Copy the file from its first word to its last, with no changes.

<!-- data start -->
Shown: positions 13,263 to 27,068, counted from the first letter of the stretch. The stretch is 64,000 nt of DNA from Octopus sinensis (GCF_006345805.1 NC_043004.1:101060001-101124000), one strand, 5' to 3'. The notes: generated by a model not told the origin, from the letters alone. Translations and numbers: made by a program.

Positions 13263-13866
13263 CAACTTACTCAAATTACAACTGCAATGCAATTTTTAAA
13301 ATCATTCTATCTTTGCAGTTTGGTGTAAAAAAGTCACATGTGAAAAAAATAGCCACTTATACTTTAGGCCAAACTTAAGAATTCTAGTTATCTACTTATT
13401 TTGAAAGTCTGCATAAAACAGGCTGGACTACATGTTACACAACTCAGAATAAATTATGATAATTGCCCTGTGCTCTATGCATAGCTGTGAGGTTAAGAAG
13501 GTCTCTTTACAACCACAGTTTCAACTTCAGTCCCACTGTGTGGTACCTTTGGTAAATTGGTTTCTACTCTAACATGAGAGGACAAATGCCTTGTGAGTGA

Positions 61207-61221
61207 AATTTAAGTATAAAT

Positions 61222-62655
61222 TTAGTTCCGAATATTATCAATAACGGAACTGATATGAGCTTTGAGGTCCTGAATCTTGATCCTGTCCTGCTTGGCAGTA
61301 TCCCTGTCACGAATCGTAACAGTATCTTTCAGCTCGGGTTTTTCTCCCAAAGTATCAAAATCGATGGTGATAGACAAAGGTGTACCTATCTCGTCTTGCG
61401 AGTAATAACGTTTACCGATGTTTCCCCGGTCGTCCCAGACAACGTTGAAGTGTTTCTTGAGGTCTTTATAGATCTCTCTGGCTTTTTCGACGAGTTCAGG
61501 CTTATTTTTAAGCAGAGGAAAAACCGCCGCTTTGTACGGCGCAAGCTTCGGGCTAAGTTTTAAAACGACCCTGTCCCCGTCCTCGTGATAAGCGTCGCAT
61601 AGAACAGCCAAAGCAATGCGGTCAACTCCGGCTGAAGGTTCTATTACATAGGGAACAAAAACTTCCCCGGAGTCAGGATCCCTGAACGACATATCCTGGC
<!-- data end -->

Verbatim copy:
Shown: positions 13,263 to 27,068, counted from the first letter of the stretch. The stretch is 64,000 nt of DNA from Octopus sinensis (GCF_006345805.1 NC_043004.1:101060001-101124000), one strand, 5' to 3'. The notes: generated by a model not told the origin, from the letters alone. Translations and numbers: made by a program.

Positions 13263-13866
13263 CAACTTACTCAAATTACAACTGCAATGCAATTTTTAAA
13301 ATCATTCTATCTTTGCAGTTTGGTGTAAAAAAGTCACATGTGAAAAAAATAGCCACTTATACTTTAGGCCAAACTTAAGAATTCTAGTTATCTACTTATT
13401 TTGAAAGTCTGCATAAAACAGGCTGGACTACATGTTACACAACTCAGAATAAATTATGATAATTGCCCTGTGCTCTATGCATAGCTGTGAGGTTAAGAAG
13501 GTCTCTTTACAACCACAGTTTCAACTTCAGTCCCACTGTGTGGTACCTTTGGTAAATTGGTTTCTACTCTAACATGAGAGGACAAATGCCTTGTGAGTGA

Positions 61207-61221
61207 AATTTAAGTATAAAT

Positions 61222-62655
61222 TTAGTTCCGAATATTATCAATAACGGAACTGATATGAGCTTTGAGGTCCTGAATCTTGATCCTGTCCTGCTTGGCAGTA
61301 TCCCTGTCACGAATCGTAACAGTATCTTTCAGCTCGGGTTTTTCTCCCAAAGTATCAAAATCGATGGTGATAGACAAAGGTGTACCTATCTCGTCTTGCG
61401 AGTAATAACGTTTACCGATGTTTCCCCGGTCGTCCCAGACAACGTTGAAGTGTTTCTTGAGGTCTTTATAGATCTCTCTGGCTTTTTCGACGAGTTCAGG
61501 CTTATTTTTAAGCAGAGGAAAAACCGCCGCTTTGTACGGCGCAAGCTTCGGGCTAAGTTTTAAAACGACCCTGTCCCCGTCCTCGTGATAAGCGTCGCAT
61601 AGAACAGCCAAAGCAATGCGGTCAACTCCGGCTGAAGGTTCTATTACATAGGGAACAAAAACTTCCCCGGAGTCAGGATCCCTGAACGACATATCCTGGC